# Moment Of Inertia Of An Uncracked Reinforced Concrete Section

Reinforced concrete sections are one of the most used cross-sections in structural engineering. You need the moment of inertia of that when you design a reinforced concrete beam or floor.

The process you find in this post can also be applied to other composite sections like timber and concrete floors or a section with steel beams and a concrete deck (used in bridges).

In this guide, I’ll show you how you calculate the moment of inertia of uncracked reinforced concrete sections.

Reinforced concrete sections are mostly cracked. In that case, the moment of inertia is a lot smaller. Check out this guide to learn how to calculate it for cracked sections.

Alright, let’s get started. đźš€đźš€

## Process Of Calculating The Moment Of Inertia Of An Uncracked Reinforced Concrete Section

Here are the steps, we need to follow to calculate the moment of inertia of a rectangular reinforced concrete section (weâ€™ll calculate and define all parameters in the last section):

- Define properties of the reinforced concrete section (Longitudinal reinforcement at bottom d
_{s.b}and top d_{s.t}, effective height of the reinforcement d_{eff}, E-moduli of steel Es and concrete E_{c.eff}, cross-sectional dimensions h and b, etc.) - Ratio between moduli:

$$\alpha = \frac{E_s}{E_{c.eff}}$$ - Cross-sectional area (composite rectangular section)

$$A_a = w \cdot h + \alpha \cdot (A_{s.t} + A_{s.b})$$ - Moment of inertia (composite section)

$$I_a = \frac{w \cdot h^3}{12} + \alpha \cdot A_{s.t} \cdot (h/2 – d_{s.t})^2 + \alpha \cdot A_{s.b} \cdot (h/2 – d_{s.b})^2$$

In the last section of this post, we’ll run through an example calculation of a reinforced concrete cross-section. đź‘‡đź‘‡

## Why Are The Moment Of Inertiaâ€™s Of Composite Sections Different?

**Because a composite element consists of 2 materials which most likely have different stiffness and strength parameters.**

Imagine this: Take a few pieces of paper and bend it. Itâ€™s pretty easy, right? This is because the bending stiffness of the paper is very low (E-modulus * moment of inertia).

Next, letâ€™s add a pen in between the paper. Now itâ€™s very difficult to bend it, right?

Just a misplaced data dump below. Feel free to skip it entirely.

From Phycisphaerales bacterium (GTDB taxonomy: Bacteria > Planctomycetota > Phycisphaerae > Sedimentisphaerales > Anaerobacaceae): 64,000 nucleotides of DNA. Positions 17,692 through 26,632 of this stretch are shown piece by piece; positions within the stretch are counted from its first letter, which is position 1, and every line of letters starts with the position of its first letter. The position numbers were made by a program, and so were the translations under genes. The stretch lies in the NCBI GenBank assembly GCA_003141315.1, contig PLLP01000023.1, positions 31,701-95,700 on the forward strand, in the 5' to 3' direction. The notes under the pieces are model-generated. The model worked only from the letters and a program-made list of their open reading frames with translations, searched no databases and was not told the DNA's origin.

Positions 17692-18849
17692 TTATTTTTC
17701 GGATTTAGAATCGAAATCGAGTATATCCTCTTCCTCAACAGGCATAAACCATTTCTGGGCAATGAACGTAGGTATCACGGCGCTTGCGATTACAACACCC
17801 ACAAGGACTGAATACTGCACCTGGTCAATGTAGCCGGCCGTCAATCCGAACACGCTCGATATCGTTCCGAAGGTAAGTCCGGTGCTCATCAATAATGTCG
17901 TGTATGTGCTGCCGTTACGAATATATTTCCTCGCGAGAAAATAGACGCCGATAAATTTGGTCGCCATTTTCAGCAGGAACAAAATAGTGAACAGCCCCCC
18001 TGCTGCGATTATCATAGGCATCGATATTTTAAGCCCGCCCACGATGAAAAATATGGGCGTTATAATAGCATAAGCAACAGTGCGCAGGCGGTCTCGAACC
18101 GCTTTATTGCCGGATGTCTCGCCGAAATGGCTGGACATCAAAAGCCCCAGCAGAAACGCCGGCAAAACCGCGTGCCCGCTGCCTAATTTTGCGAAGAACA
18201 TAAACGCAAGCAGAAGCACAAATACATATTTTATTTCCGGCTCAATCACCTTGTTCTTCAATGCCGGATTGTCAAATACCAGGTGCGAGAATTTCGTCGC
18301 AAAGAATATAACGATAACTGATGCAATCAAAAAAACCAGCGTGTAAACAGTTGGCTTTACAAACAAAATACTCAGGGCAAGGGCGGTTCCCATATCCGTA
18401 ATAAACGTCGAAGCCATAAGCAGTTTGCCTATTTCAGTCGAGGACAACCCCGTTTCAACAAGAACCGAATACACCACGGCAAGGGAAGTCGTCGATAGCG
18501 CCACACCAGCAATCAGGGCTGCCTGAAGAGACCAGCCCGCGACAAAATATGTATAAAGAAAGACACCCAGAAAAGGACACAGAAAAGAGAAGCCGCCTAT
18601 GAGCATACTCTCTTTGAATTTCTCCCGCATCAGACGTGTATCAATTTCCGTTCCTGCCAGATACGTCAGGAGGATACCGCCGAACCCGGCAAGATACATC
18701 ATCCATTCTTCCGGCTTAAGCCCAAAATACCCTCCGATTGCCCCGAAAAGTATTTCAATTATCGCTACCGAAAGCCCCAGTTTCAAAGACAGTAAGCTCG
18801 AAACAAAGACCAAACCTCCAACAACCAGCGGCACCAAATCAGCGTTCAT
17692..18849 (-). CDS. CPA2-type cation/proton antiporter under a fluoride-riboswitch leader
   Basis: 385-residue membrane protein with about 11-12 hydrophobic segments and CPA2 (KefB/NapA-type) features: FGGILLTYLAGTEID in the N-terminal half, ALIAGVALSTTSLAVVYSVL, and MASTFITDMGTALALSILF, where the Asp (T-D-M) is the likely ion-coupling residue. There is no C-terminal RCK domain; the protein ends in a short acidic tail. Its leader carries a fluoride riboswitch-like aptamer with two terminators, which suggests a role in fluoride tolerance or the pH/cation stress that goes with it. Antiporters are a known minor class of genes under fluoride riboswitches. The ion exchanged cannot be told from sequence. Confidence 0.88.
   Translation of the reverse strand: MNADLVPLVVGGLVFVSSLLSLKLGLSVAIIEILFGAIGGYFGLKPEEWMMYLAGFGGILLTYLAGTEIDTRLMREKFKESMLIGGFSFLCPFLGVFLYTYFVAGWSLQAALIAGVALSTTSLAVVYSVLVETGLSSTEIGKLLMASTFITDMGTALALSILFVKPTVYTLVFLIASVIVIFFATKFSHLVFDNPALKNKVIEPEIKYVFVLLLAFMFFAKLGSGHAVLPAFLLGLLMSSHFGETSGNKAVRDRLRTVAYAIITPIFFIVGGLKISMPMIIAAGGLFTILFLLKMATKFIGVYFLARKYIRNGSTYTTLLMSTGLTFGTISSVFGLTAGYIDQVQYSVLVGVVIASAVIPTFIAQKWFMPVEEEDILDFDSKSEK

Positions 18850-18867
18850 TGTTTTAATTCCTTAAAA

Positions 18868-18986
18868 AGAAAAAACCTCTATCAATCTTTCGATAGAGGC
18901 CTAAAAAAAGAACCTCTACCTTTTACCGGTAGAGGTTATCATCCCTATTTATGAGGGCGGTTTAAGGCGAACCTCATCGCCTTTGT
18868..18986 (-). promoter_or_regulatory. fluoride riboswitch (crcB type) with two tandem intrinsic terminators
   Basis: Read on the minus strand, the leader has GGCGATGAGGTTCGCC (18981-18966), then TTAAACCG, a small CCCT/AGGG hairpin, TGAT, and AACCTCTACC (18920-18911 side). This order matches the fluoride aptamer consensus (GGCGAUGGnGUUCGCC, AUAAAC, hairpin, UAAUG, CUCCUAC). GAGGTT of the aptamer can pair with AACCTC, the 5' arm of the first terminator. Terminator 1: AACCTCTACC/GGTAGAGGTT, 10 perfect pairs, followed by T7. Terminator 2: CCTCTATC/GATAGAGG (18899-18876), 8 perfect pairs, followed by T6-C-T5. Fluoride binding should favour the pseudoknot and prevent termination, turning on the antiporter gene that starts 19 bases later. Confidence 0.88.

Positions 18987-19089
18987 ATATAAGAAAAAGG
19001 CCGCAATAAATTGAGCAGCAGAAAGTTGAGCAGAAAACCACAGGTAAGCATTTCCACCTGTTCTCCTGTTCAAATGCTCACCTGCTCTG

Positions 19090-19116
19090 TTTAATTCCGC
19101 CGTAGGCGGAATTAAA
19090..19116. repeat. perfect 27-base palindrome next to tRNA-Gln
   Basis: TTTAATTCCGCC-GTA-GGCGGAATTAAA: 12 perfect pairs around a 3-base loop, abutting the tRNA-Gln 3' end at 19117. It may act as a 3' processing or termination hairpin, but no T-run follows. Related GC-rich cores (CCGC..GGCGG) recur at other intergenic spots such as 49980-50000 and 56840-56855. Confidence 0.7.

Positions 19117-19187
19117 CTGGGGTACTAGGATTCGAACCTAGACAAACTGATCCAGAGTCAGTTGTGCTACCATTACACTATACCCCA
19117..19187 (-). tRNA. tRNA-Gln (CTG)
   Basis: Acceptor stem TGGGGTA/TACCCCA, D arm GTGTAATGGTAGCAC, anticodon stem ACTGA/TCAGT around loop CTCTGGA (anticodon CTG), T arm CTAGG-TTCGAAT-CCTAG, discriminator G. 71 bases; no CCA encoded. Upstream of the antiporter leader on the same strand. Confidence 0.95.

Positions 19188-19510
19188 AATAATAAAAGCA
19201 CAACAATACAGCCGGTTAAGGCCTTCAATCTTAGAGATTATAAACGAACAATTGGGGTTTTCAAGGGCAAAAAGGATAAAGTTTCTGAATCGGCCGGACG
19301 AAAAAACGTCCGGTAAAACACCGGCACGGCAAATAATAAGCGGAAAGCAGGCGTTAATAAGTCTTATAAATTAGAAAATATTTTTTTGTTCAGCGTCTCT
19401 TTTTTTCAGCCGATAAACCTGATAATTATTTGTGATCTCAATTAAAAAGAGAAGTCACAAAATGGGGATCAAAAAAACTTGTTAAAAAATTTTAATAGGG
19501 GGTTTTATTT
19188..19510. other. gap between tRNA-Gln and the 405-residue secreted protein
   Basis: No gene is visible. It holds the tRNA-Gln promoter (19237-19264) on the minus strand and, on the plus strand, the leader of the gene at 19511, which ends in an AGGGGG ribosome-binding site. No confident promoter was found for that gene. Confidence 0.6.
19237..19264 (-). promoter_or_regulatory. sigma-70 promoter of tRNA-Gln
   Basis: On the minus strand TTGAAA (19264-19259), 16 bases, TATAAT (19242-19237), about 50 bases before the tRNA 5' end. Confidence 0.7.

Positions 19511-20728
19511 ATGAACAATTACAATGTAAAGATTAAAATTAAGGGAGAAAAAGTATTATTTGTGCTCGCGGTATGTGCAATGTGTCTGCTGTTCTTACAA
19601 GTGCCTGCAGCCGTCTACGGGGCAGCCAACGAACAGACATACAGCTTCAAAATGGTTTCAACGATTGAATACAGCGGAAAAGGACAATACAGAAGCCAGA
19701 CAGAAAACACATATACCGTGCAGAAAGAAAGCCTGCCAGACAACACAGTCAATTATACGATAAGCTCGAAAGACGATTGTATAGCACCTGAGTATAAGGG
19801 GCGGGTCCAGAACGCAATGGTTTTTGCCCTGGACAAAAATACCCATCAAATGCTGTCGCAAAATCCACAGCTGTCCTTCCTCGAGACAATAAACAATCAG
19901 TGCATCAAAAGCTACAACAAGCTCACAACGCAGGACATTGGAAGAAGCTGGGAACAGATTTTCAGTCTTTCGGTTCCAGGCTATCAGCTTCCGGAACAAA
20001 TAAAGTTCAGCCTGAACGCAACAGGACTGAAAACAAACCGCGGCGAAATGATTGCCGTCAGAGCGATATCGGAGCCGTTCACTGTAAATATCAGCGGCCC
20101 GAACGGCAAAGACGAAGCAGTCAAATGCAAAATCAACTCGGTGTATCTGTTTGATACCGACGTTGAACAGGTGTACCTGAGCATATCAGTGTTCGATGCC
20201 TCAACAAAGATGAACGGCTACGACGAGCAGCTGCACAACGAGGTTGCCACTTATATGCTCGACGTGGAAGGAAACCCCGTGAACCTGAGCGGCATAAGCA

Itâ€™s because the pen has a much higher bending stiffness. This is an extreme example because the stiffnesses of paper and pen are so far apart from each other, but itâ€™s the same principle for reinforced concrete sections (if we leave out cracking for a moment). Concrete has a lower E-modulus as steel (reinforcement), which means that a concrete beam without steel bends more easily.

**To account for this increased stiffness with reinforcement in the design calculations like bending and deflection verifications, we calculate the moment of inertia of the composite section, taking into account the different E-moduli.**

Alright, letâ€™s have a look at how we calculate the moment of inertia. đź‘‡đź‘‡

## Example Calculation Of The Moment Of Inertia

Now, letâ€™s apply this to an example with the following parameters.

#### Geometrical parameters

Cross-sectional height | $h = 400 mm$ |

Cross-sectional width | $w = 300 mm$ |

Concrete cover | $c = 25 mm$ |

Stirrup diameter | $d_{s.s} = 8 mm$ |

Top reinforcement – diameter | $d_{s.t} = 16 mm$ |

Top reinforcement – number of bars | $n_{s.t} = 4$ |

Top reinforcement – effective height | $d_{eff.t} = c + d_{s.s} + d_{s.t}/2 = 41 mm$ |

Top reinforcement – cross-sectional area | $A_{s.t} = n_{s.t} \cdot (d_{s.t}/2)^2 \cdot \pi = 804.2 mm^2$ |

Bottom reinforcement – diameter | $d_{s.b} = 16 mm$ |

Bottom reinforcement – number of bars | $n_{s.b} = 4$ |

Bottom reinforcement – effective height | $d_{eff.b} = h – c – d_{s.s} – d_{s.b}/2 = 41 mm$ |

Bottom reinforcement – cross-sectional area | $A_{s.b} = n_{s.b} \cdot (d_{s.b}/2)^2 \cdot \pi = 804.2 mm^2$ |

#### Material parameters

E-modulus of reinforcement | $E_s = 200 GPa$ |

E-modulus of concrete (C25) EN 1992-1-1 Table 3.1 | $E_{cm} = 31 GPa$ |

Creep factor (assumption*) | $\varphi_{28} = 2.0$ |

Effective e-modulus of concrete | $E_{c.eff} = \frac{E_{cm}}{1 + \varphi_{28}} = 10.3 GPa$ |

1. First, weâ€™ll calculate the ratio between the reinforcement and concrete moduli:

$$\alpha = \frac{E_s}{E_{c.eff}} = 19.4$$

There you can see that the reinforcement is 19.4 times â€śstifferâ€ť if you use the same amount of material.

2. Next, weâ€™ll calculate the cross-sectional area of the composite section, taking into account that the reinforcement is stiffer:

$$A_a = w \cdot h + \alpha \cdot (A_{s.t} + A_{s.b}) = 1.51 \cdot 10^5 mm^2$$

3. Then, as the last step, the moment of inertia of the composite section:

$$I_a = \frac{w \cdot h^3}{12} + \alpha \cdot A_{s.t} \cdot (h/2 – d_{s.t})^2 + \alpha \cdot A_{s.b} \cdot (h/2 – d_{s.b})^2 = 2.654 \cdot 10^9 mm^4$$

## Conclusion

The same calculation principle can be applied to other composite cross-sections, like timber and concrete or steel and concrete sections. You calculate the ratio between the 2 moduli and apply this ratio to the moment of inertia of that material.

**In most cases, concrete cracks. This happens when the tensile strength of the concrete is reached. Once concrete cracks, it loses a lot of its stiffness and all the tension forces of a cross-section are taken by the reinforcement. This moves the neutral axis of the cross-section and therefore also the moment of inertia.**

Cracked cross-sections lead to much bigger deflections due to its reduced stiffness.

Check out this guide to learn how to calculate the moment of inertia of cracked sections.